Miscellaneous adventures in the book trade, some exciting, most not.
The Goldstones, husband-and-wife antiquarian booksellers well known for writing books about books (Slightly Chipped, 1999, etc.), have apparently never experienced a book-related incident that has somehow not made it into the pages of one or another of their memoirs. This collection includes, for instance, anecdotes about a chipped tooth and the wonders of super glue, sparsely attended book signings, the long memory of Southerners when it comes to the Civil War, the perils of buying books online, the contents of Thomas Jefferson’s personal library and of the Library of Congress’s Rare Books Room, and the notations on highly collectible novelist Michael Ondaatje’s 1974 wall calendar. A few of these anecdotes are meaningful and of interest to bibliophiles and literary scholars alike; most, however, are not—especially when they’re seasoned with such pabulum as “when your book is rejected, so is a piece of your soul.” A sad failure of storytelling comes with their longish account of the strange career of one Ken Anderson, who transformed an autodidact’s love for the literary modernists into a briefly thriving career manufacturing and selling the forged autographs of Ernest Hemingway, William Butler Yeats, T.S. Eliot, and Ezra Pound—a story that could have taken wings if written by the likes of Nicholas Basbanes or Alberto Manguel, but falls flat on the page in the Goldstones’ hands. The best moments come sporadically, in the form of data that will send collectors scurrying to their libraries to see whether they have a first American edition of Cold Mountain (worth a few hundred dollars) or a first UK edition of the inaugural volume in J. K. Rowling’s Harry Potter series (worth something like $30,000).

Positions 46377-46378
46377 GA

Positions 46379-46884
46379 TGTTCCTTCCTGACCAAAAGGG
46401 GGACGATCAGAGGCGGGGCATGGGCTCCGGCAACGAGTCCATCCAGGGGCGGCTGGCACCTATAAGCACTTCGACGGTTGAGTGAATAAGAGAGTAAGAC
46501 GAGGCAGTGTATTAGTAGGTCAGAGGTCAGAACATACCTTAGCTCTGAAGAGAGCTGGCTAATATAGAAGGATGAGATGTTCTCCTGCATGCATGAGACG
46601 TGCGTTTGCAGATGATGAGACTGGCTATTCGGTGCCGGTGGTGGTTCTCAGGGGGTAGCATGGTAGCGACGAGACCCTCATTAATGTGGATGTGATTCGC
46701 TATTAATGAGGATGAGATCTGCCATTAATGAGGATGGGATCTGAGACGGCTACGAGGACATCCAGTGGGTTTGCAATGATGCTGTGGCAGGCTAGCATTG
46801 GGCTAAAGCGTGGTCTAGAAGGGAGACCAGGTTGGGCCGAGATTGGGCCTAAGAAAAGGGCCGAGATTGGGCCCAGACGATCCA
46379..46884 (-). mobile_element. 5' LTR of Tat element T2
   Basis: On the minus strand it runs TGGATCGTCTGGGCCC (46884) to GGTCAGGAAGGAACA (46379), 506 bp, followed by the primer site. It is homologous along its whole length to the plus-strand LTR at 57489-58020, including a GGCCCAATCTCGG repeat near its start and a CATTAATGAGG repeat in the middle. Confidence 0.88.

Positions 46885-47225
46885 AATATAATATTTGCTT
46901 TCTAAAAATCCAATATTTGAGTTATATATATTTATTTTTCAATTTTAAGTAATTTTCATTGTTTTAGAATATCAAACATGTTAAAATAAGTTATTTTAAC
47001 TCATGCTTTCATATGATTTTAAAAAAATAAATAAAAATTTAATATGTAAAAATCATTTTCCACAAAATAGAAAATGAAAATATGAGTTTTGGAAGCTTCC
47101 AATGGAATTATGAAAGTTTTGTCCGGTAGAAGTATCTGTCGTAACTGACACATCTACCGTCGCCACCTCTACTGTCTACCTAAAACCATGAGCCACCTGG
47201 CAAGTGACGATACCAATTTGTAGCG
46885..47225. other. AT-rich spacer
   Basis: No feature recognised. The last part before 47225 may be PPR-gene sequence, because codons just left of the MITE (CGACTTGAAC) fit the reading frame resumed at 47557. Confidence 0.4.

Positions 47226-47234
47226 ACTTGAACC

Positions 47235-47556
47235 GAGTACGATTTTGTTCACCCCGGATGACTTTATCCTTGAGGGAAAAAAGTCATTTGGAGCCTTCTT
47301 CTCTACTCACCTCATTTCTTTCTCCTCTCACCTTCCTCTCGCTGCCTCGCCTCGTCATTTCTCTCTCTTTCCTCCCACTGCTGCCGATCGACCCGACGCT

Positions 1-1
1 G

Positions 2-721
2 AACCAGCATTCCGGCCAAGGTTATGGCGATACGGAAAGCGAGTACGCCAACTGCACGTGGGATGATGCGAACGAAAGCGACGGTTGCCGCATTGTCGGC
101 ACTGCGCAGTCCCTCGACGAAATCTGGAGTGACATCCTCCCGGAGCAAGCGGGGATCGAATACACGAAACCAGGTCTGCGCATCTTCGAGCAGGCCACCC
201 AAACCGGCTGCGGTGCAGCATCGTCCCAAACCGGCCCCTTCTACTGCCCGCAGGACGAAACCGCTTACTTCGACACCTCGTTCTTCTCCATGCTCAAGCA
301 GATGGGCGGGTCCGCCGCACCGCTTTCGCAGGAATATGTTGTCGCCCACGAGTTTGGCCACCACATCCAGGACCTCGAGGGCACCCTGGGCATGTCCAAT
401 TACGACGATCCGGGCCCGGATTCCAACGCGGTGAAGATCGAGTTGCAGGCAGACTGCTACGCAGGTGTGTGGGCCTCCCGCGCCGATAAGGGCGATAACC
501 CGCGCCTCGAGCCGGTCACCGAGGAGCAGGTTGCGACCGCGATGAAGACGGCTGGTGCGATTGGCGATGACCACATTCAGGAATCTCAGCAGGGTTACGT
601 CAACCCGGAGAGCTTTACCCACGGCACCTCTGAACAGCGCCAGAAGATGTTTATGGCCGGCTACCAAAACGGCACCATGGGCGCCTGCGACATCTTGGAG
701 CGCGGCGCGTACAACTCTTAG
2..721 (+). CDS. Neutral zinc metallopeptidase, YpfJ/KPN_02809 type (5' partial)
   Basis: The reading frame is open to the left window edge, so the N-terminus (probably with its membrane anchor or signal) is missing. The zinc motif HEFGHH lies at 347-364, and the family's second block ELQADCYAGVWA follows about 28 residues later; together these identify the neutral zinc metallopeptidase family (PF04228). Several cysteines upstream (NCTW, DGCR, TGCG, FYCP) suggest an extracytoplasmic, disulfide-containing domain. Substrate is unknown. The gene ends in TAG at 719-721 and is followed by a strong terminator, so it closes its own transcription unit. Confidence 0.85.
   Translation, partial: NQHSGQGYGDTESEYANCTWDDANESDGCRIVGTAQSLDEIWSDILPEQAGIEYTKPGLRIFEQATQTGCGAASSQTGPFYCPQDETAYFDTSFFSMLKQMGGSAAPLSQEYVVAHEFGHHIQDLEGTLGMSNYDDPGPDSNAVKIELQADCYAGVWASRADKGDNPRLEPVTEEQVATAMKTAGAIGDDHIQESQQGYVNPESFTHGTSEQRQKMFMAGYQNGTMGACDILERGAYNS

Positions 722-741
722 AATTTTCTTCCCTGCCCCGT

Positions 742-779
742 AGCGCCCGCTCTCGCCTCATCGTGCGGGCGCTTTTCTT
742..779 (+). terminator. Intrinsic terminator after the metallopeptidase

That inspiration aside, Warmly Inscribed doesn’t amount to much.